Faleasao residents reject Fagatele expansion plan
While Faleasao, Manu'a residents are "rejecting" the inclusion of waters around Ta’u island in the proposed expansion of the Fagatele Bay National Marine Sanctuary (FBNMS) the Manu'a matai that heads up ASG's Office of Samoan Affairs says the management plan will provide numerous benefits to the people of American Samoa for generations to come.
A petition, signed by 43 Faleasao residents ranging from ages 20 to 74, was submitted last week to the U.S. National Oceanic and Atmospheric Administration.
“We, the citizens of Manu’a islands residing in the village of Faleasao... are hereby rejecting the Government of American Samoa and the federal government’s decisions to reserve the coastal areas of Manu’a under any ‘marine protected areas’ for sanctuaries or any other purposes without consulting our full support [sic],”reads the petition's preamble.
However, Secretary of Samoan Affairs Lefiti Atiulagi Pese who signed off on the Office of Samoan Affairs comments submitted to NOAA, said the FBNMS management plan “highlights the Samoan culture and develops programs that engage resource users and promotes local stewardship”. He also said the additional units added to the sanctuary can assist in promoting economic development and serve as a forum to highlight these special marine areas and take that message to the region, the nation and the world.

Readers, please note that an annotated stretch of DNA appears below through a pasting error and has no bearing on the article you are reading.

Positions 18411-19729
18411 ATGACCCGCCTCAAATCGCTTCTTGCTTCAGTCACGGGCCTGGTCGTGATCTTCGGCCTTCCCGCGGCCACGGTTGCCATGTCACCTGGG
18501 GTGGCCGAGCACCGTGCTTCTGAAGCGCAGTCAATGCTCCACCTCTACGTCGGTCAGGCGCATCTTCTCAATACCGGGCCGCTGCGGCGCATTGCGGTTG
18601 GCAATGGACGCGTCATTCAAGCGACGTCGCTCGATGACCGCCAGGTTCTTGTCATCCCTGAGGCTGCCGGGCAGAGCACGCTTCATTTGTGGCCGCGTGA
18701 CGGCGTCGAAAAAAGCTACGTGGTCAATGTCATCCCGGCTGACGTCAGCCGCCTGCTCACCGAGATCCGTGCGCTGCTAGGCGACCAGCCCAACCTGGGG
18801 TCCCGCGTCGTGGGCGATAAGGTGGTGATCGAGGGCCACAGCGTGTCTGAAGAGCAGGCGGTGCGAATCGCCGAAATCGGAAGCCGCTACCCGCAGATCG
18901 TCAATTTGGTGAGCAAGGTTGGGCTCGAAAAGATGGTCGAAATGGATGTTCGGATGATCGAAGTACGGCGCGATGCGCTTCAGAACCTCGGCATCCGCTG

“The sanctuary could promote a variety of recreational activities”, thus attracting tourists from across the U.S. and around the world coming here to see these special places, he said.
Meanwhile the Fagatele Bay Sanctuary Advisory Council, in a Jan. 5 letter to FBNMS superintendent Gene Brighouse, offered recommendations that were approved by the Council during a recent meeting.
Among the suggestions, are the extension of the comment period - which ended Jan. 6; additional outreach with the residents and village councils in the community; additional communications with some of the partner agencies that are involved and impacted by this decision; and revisit site selection incorporating marine protected areas (MPA) design and biological and socioeconomic data.
“There must be a way to recognize the unique social structure in American Samoa and incorporate it into the [FBNMS] management plan,” Advisory Council chairman Dean Hudson said in the letter.
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